Gransnet forums


... to expect to be able to buy gardening equipment at a Garden Centre?

(21 Posts)
FlicketyB Mon 21-Jul-14 21:25:17

A couple of months ago my special swan neck hoe and pruning saw broke. Nothing daunted I set off to a nearby big Garden Centre expecting to find a large garden implement section from which I could choose the right replacement tools.

When I got there it was more like a National Trust supermarket than a garden centre. As I walked in I was assailed by the smell of scented candles. As far as the eye could see there were scented candles, and other flowery patterned frippery, DVDs, books, a children's section, clothing section, Cook Shop, expensive presentation food in fancy packaging. I had to ask a passing member of staff where the garden equipment was. It was hidden away in a tiny section and the space given to garden implements was about 6 linear feet. I walked out.

I have been to several more Garden Centres and they are all the same, they sell anything but garden equipment and supplies.

merlotgran Mon 21-Jul-14 21:29:41

We buy all our garden equipment from Agricultural merchants or a stall at our local market. Even if you can find what you want in a garden centre it's likely to be over priced.

Ana Mon 21-Jul-14 21:30:50

Yes, our local one is the same now - I think most of them must have been taken over by the same chain. It used to have a whole 'room' with gardening tools, fertilisers, garden netting etc. but now you're lucky if you can find a hand trowel! Lots of new-agey type music CDs on sale though...

Homebase is where I head these days for practical stuff for the garden.

Nelliemoser Mon 21-Jul-14 22:53:27

I live about 12 miles from a large garden centre Bridgemere Garden World. and nursery.
They do sell a good range of tools still but its the wide range of plants you cannot get now there now. It was an amazing place when privately owned. Their range of plants and unusual plant varieties was fantastic.

I think it was the largest in the country. The Man who owned decided to retire, sold the whole business to The Wyevale garden centre group for millions in about 2012.

Since then it has gone down hill as far as the plant are concerned. About 50% less space is now given over to plants and instead its now all plant pots and garden ornaments.

Instead of a superb place to buy plants it has become yet another retail outlet. Lakeland plastics an outdoor shop, shoes clothes and a Hobby Craft.

I went about two months ago to look for some alpines. They had a few sad looking specimens, nothing exciting or unusual like the range they used to sell. I have been really disappointed the last few times I have been.

Aka Mon 21-Jul-14 23:10:56

There's garden centres and garden centres. The first type caters exclusively for OAPs with too much time and money on their hands and the last thing you'll find there is a hoe. We have one that has an Edinburgh Woollen Mill and Cotten Traders and Roman outlets inside. Plenty of scented candies, twee mugs and photo frames and plastic fudge. Tuesday is special Over 60s day with reduced prices in the cafe (I think they'll even mash the food up for you) the staff don't know a daffodil bulb from a light bulb and are not interested in learning the difference.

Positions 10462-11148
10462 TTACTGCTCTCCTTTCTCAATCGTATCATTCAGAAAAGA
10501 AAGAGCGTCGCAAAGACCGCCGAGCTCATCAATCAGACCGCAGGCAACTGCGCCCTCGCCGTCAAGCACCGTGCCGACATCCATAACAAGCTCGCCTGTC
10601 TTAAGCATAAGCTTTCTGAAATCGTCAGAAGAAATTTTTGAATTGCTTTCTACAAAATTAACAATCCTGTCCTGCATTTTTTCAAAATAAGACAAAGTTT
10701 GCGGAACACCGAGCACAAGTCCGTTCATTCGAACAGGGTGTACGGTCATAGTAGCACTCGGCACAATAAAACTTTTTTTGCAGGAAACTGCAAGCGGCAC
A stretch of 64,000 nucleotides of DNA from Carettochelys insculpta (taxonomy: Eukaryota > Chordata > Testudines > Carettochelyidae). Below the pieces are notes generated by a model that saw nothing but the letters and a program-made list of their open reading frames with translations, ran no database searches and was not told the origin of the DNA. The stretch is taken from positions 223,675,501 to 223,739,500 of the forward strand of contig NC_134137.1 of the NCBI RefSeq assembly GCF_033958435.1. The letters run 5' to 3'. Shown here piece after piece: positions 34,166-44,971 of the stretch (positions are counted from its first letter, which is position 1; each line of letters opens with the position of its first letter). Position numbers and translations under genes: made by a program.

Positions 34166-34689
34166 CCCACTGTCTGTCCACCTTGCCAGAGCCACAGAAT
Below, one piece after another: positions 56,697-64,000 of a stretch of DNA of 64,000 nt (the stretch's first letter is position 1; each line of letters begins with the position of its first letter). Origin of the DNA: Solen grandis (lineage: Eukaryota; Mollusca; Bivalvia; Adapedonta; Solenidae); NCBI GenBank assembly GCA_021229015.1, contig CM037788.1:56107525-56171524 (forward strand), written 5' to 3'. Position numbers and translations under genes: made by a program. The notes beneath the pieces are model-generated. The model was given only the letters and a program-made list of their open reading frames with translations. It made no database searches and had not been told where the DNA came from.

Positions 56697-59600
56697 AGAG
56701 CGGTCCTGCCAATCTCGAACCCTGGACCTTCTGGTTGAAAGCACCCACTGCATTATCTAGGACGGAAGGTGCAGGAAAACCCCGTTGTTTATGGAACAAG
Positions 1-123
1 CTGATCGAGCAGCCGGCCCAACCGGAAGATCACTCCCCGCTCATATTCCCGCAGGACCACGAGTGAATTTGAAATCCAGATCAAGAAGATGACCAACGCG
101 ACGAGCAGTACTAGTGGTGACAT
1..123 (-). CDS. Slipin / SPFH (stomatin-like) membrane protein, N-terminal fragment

Just down the road is the Real Thing with tools, bags of chicken shit manure, seeds and even plants. No cafe, car park full of potholes (wear wellies) but the staff are experts and know their plants, which are usually much cheaper and in better condition anyway.

Seek and ye shall find.

Portuna421 Mon 21-Jul-14 23:22:48

Tesco Direct are also good for garden tools.
Our local 'chain Garden Centre' has a soft play area in the restaurant,very handy in the winter for DGS.They make a small charge per child,which goes to the NSPCC,and numbers are limited.DGS loves it for an hour and enjoys the company of other children.
The Garden Centres will soon be filling up with Christmas stuff!!.

merlotgran Mon 21-Jul-14 23:23:33

Same here, aka. We're surrounded by garden centres of the scented candle and OAPs queuing for a carvery variety but there is one, only one, that used to be a nursery crammed full of plants where you paid for your purchases in a wooden hut. It has grown beyond grown but is still crammed full of plants with not a scented candle in sight and the coffee shop/tea room is full of people talking in horticultural latin. Oh please may it last.

annodomini Mon 21-Jul-14 23:33:27

If it's plants you want, there's a great nursery just along the road from Manchester Airport with a huge selection of plants - especially perennials. I used to mooch round there when I was waiting to pick someone up at the airport. However, they noticed that this was happening and put a stop to it. Another favourite place which I used to visit when driving home from a weekend 'down south' is the National Herb Centre near Banbury. They sell not only herbs but lots of unusual plants and they have a lovely bistro, making use of their own produce. Sadly, I now go by train and I do miss my lunches at the Centre! Garden tools? B&Q - where else?

ninathenana Tue 22-Jul-14 07:10:15

We have a good local private garden centre which is great for plants, compost Tec. but it doesn't sell tools. It does however have a small café the space for which tools could be stocked.
DH usually buys garden tools from the place that sounds like barbeque grin especially on pensioners Wednesdays !